• Cotton C.C.
      • Wolf W.A.
      • Pasricha S.
      • et al.
      Recurrent intestinal metaplasia after radiofrequency ablation for Barrett’s esophagus: endoscopic findings and anatomic location.
      among 198 patients with dysplastic BE undergoing surveillance after achieving CE-IM, 32 patients (16.2%) experienced BE recurrence after a mean follow-up time of 3 years. In this study, all recurrences more than 1 cm proximal to the GEJ were visible endoscopically, and random biopsies of the neosquamous epithelium in these areas had no incremental yield. Only 5 cases (15.6% of recurrence; 2.5% of all patients) had recurrence with histologic features more severe than the pretreatment histology.
      • Cotton C.C.
      • Wolf W.A.
      • Pasricha S.
      • et al.
      Recurrent intestinal metaplasia after radiofrequency ablation for Barrett’s esophagus: endoscopic findings and anatomic location.
      In a recent multicenter retrospective cohort study, Sami et al
      • Sami S.S.
      • Ravindran A.
      • Kahn A.
      • et al.
      Timeline and location of recurrence following successful ablation in Barrett’s oesophagus: an international multicentre study.
      assessed the recurrence of BE among 594 patients in whom CE-IM was achieved, confirmed by 2 consecutive negative endoscopic results. Of those 594 patients, 151 (25.4%) experienced BE recurrence after a median follow-up time of 2.8 years.
      • Sami S.S.
      • Ravindran A.
      • Kahn A.
      • et al.
      Timeline and location of recurrence following successful ablation in Barrett’s oesophagus: an international multicentre study.
      Among those, only 4 of the 151 recurrences (2.6%; 3 NDBE and 1 LGD) were found by random biopsy specimens taken >2 cm from the GEJ.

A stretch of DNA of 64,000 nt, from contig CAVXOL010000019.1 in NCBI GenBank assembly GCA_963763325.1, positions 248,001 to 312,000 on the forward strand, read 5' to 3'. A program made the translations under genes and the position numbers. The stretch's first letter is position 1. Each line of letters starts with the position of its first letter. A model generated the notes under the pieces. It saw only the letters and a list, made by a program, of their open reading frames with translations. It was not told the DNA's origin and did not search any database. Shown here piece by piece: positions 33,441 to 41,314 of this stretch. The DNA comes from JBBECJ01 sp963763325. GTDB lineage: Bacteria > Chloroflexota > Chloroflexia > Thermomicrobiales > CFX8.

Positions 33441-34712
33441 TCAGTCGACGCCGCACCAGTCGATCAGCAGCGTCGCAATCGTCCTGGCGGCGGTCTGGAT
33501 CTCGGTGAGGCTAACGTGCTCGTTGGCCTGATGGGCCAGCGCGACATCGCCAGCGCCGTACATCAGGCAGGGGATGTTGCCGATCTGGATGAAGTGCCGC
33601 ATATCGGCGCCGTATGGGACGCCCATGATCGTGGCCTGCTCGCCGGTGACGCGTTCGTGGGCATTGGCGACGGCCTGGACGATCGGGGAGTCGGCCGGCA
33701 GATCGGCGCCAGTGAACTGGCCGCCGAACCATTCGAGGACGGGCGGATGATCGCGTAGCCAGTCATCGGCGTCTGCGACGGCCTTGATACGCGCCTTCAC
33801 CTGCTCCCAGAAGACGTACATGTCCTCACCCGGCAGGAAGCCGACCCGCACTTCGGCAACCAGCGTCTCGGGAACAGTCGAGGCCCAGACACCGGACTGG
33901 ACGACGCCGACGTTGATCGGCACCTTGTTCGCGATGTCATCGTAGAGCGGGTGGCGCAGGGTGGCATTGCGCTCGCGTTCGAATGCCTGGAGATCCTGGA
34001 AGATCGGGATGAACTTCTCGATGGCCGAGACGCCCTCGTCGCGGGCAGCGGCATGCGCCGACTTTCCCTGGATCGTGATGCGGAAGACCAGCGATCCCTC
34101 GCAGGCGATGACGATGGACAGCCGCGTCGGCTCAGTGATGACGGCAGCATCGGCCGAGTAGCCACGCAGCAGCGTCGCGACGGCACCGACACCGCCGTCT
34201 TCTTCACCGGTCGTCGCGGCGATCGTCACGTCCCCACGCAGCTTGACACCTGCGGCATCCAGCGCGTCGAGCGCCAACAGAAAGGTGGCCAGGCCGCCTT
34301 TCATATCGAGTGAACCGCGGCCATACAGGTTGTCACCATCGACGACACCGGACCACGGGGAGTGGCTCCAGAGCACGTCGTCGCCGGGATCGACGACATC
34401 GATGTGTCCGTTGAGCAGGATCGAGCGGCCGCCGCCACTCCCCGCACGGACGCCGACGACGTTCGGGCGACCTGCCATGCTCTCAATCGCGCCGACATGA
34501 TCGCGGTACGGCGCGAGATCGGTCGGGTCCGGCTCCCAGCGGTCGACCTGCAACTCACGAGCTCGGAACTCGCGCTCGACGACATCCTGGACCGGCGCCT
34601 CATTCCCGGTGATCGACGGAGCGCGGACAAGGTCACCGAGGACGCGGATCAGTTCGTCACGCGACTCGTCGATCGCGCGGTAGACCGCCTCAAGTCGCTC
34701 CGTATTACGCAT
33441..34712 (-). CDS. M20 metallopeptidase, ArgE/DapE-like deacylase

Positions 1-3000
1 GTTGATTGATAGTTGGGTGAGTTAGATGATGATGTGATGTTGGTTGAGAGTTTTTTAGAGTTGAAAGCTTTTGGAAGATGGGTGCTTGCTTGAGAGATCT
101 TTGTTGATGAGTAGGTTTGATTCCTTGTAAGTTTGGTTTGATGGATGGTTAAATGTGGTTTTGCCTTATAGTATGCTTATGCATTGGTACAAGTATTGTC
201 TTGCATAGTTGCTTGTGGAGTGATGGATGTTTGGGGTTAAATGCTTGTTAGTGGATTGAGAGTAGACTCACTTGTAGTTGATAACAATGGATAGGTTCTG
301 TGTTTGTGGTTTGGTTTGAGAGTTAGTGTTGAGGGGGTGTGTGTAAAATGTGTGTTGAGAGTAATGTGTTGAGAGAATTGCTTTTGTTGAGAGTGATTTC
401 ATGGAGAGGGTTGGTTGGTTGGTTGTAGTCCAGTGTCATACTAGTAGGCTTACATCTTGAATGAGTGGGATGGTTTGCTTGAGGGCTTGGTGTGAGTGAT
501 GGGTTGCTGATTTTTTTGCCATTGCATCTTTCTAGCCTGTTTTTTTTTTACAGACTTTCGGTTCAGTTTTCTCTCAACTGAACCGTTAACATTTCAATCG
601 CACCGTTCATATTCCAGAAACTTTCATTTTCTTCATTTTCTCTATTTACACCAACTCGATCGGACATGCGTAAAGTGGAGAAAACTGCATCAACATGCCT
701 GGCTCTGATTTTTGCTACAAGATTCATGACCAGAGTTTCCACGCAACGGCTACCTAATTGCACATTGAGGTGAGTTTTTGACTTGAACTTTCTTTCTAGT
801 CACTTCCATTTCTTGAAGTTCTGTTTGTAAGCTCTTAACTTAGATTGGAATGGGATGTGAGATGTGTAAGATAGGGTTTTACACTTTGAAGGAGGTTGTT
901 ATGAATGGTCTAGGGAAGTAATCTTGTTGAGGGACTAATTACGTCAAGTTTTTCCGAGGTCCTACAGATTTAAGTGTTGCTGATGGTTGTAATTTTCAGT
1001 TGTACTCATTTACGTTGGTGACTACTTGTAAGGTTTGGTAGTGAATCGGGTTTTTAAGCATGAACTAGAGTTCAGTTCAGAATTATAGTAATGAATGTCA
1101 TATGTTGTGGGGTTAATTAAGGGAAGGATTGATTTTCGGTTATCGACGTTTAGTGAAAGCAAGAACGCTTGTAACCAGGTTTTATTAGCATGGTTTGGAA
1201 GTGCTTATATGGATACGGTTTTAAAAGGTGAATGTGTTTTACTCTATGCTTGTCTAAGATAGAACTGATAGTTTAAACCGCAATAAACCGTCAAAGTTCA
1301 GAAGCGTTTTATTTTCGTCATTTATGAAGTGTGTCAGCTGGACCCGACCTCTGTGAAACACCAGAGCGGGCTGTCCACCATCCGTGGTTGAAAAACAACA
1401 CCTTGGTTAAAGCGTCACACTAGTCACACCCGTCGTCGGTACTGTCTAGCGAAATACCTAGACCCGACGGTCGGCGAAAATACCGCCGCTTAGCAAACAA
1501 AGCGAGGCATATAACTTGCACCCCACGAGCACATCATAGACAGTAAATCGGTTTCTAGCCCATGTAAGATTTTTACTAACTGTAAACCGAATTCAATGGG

Placing these data in the context of the previous studies, what can we conclude regarding endoscopic surveillance after successful EET for dysplastic BE? First, it is necessary! Although this point seems trivial, the high rates of recurrent disease argue that loss to follow-up after CE-IM puts the patient at risk for death from adenocarcinoma. Second, our currently advocated surveillance strategy is needlessly aggressive, assuming extra cost and some risk, for negligible benefit. Biopsies of any visible abnormalities in the neosquamous segment, coupled with limited sampling of the distal 2 cm of the esophagus, and 4-quadrant sampling of the high cardia, will find all or almost all recurrences. Any random sampling in areas of neosquamous epithelium that are >2 cm from the GEJ is associated with yields at or near zero. The data on this question are now sufficient to enable amendment of the current guidelines to reflect a change in recommended biopsy protocols.
      The handling of IM of the cardia after otherwise successful ablation is a matter of some debate. Some investigators, such as the present group, consider IM of the cardia to be recurrence. Others, including the previous study by our group,
      • Cotton C.C.
      • Wolf W.A.
      • Pasricha S.
      • et al.
      Recurrent intestinal metaplasia after radiofrequency ablation for Barrett’s esophagus: endoscopic findings and anatomic location.
      do not. No matter how this finding is handled, it is somewhat intellectually unsatisfying. If IM of the cardia is a recurrence, it implies both that the area of the cardia where it was found was initially treated, and that IM of the cardia has some malignant potential—otherwise, why would we care about it? However, we know that treatment of the cardia is inconsistently performed and, when it is performed, variable in its thoroughness and how far into the cardia the treatment is extended. Therefore, calling IM of the cardia a recurrence is likely often wrong because it is probably often just persistence of the previous histologic changes. We also know that this lesion, as an isolated entity, confers little if any increased risk of cancer.
      • Horwhat J.D.
      • Baroni D.
      • Maydonovitch C.
      • et al.
      Normalization of intestinal metaplasia in the esophagus and esophagogastric junction: incidence and clinical data.
      • Sharma P.
      • Weston A.P.
      • Morales T.
      • et al.
      Relative risk of dysplasia for patients with intestinal metaplasia in the distal oesophagus and in the gastric cardia.
      • Jung K.W.
      • Talley N.J.
      • Romero Y.
      • et al.
      Epidemiology and natural history of intestinal metaplasia of the gastroesophageal junction and Barrett's esophagus: a population-based study.